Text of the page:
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October 18, 2009

Vermont’s Broadband Recommendations

Which broadband grant applicants does Vermont like or not like? That's the question the National Telecommunications and Information Administration (NTIA), which is the part of the US Commerce Department and is charged with distributing some of the stimulus funding for broadband, asked the Economic Stimulus and Recovery (ESR) office, which has the responsibility for answering such questions in Vermont.


The American Recovery and Reinvestment Act (ARRA or "the stimulus bill") requires NTIA to consult with the states. Originally NTIA said it would do a preliminary screen of applications, then give the screened list to the states. When they saw how many applications there were, however, they decided to give the whole unscreened list to the states – which is what we'd asked them to do in the first place. Trouble is we're not sure how much attention they'll pay to our recommendations. They made clear that they would neither accept nor reject an application purely on our say so.


Just to make things a little more confusing, we are only asked to look at those applications submitted to NTIA. The stimulus bill also gave money to Rural Utilities Service (RUS, part of the US Agriculture Department) to finance broadband. RUS is coordinating with NTIA and many, but not all, applications were made jointly to RUS and NTIA. However, RUS is not required by the law to consult with the states so it isn't going to do so.


Vermont ESR was well positioned to look at the applications since we had coordinated the preparation of a set of applications statewide which could, at best, result in broadband coverage in Vermont expanding to at least 95% of the residences in the state. We recommended those applications when they were initially submitted. However, only four of these coordinated applications were applications to NTIA (two other were RUS only); so we only got to opine on the four (but we snuck in a good word for the RUS applications just in case).  These four applications span the three separate categories in which NTIA plans to fund projects:  Infrastructure (including both last mile and middle mile applications), Sustainable Broadband Adoption, and Public Computing Centers.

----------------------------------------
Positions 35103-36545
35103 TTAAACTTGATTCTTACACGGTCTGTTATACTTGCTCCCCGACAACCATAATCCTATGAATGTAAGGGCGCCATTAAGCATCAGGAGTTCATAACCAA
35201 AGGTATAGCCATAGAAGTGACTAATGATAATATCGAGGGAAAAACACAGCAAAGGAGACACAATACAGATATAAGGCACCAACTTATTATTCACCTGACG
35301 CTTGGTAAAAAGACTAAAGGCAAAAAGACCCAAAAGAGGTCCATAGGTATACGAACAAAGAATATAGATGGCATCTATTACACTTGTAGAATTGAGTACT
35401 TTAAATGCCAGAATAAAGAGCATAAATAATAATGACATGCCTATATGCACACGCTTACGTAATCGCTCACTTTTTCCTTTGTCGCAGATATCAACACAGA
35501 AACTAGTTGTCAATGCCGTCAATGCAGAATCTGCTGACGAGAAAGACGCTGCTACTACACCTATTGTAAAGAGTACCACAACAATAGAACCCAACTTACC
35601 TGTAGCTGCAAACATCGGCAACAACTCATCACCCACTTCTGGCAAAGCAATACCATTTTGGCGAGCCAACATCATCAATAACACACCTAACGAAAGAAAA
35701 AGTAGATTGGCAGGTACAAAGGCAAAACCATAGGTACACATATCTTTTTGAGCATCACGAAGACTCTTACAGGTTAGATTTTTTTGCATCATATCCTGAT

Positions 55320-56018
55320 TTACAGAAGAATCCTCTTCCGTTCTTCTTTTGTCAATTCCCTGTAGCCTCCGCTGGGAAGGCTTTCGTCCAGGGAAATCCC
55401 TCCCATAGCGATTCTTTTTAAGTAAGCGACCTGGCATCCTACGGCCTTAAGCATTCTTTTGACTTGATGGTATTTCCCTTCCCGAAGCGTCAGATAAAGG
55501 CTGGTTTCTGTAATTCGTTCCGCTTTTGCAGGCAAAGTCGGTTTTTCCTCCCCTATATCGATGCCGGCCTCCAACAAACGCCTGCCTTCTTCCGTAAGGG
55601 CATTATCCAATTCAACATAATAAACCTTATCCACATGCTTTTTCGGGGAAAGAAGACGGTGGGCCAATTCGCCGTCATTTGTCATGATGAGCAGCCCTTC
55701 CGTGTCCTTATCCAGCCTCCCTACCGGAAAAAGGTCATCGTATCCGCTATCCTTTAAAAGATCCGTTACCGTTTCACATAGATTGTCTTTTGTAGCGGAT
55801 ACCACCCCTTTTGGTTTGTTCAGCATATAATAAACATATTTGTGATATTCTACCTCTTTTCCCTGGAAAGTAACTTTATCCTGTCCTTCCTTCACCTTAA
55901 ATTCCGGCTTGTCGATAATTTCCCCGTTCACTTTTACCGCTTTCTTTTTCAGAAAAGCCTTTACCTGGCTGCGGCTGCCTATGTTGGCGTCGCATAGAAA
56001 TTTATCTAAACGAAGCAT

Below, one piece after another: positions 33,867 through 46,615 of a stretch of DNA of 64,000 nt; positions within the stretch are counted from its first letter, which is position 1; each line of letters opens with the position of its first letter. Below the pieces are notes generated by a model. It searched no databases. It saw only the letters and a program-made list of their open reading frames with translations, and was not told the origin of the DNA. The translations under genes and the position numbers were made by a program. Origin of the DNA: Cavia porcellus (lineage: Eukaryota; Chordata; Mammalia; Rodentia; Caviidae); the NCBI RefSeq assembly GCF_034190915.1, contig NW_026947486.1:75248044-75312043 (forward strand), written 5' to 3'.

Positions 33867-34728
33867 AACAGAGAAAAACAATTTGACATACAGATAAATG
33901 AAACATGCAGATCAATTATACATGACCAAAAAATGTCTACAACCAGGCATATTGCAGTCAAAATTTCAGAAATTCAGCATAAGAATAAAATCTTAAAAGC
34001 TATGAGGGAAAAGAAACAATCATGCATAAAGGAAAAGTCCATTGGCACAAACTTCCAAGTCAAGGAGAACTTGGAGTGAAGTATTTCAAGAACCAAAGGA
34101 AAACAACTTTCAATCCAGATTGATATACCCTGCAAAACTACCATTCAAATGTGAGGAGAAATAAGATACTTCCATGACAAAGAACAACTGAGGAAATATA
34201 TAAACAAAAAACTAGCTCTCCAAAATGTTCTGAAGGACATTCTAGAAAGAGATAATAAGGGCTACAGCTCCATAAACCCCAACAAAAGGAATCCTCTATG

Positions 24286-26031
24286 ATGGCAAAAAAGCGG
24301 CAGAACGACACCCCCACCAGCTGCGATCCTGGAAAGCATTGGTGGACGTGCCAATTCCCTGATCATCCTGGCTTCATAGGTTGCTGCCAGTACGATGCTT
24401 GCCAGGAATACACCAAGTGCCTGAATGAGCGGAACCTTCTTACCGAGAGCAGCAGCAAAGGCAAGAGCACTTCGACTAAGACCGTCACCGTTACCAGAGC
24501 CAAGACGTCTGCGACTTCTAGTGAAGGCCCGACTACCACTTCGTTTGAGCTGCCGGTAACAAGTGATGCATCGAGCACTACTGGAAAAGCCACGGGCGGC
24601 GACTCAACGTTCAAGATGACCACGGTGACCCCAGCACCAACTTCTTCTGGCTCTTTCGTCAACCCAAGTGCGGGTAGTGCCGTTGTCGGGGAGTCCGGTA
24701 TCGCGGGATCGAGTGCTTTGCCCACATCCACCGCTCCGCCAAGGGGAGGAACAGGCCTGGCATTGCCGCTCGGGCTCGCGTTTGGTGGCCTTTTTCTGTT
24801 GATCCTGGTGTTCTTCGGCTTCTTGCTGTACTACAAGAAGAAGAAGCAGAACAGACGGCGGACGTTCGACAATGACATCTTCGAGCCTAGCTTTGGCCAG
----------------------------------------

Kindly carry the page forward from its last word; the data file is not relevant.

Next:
The four applications which got our highest recommendation because of their importance and synergy were:

  1.  A last mile application from local carrier VTel to offer Wireless Broadband to serve unserved areas of southern and central Vermont and to upgrade its existing service in the Springfield area to very modern fiber. (Note: VTel proposes to use newly-available 700 MHz spectrum, which is old UHF TV spectrum now available due to the transition from analog to digital broadcasting.)
  2. A last mile application by FairPoint to serve unserved portions of the very rural Northeast Kingdom. Even though FairPoint is having financial and other difficulties, the assets they propose to build are badly needed by the residents and businesses of this area.
  3. A sustainable broadband adoption application by The Vermont Council on Rural Development. Their proposal is to help overcome obstacles to broadband adoption in newly-served communities such as lack of training, lack of equipment, lack of money, and lack of relevant local content. Greater adoption obviously means more benefit from any deployment; a higher adoption rate also improves the difficult economic of rural broadband deployment.
  4. A public computing center proposal by the Vermont Department of Libraries aimed at assuring that libraries are well-equipped in areas where broadband is not widely available. This both helps mitigate (but doesn't solve) the availability problem and builds a user base for broadband when it does arrive.


We recommended two other applications as well: 

  1. A middle mile application by TelJet Longhaul, LLC which, if funded, will improve backbone connections to and from Boston and within Vermont and significantly increase bandwidth, redundancy, and wholesale and commercial broadband competition in parts of the state.
  2. A sustainable broadband adoption application by Health Care and Rehabilitation Services of Southeastern Vermont, Inc that proposes to use broadband resources to mitigate the chronic shortage of mental health professionals in the area.

Although we like to be positive, we recommended AGAINST many applications including all proposals to use satellite service to provide broadband. Although satellite is better than dialup, it's not good enough to meet the broadband needs of Vermonters and other rural Americans. We don't think Hughes Network Systems and EchoStar should be grabbing off the available grant money to build substandard solutions. Most of the rest of the applications we recommended against were national proposals that claimed to bring benefits to Vermont but didn't substantiate that claim.


You can read our full recommendation to NTIA at http://recovery.vermont.gov/broadband#staterecommendation.

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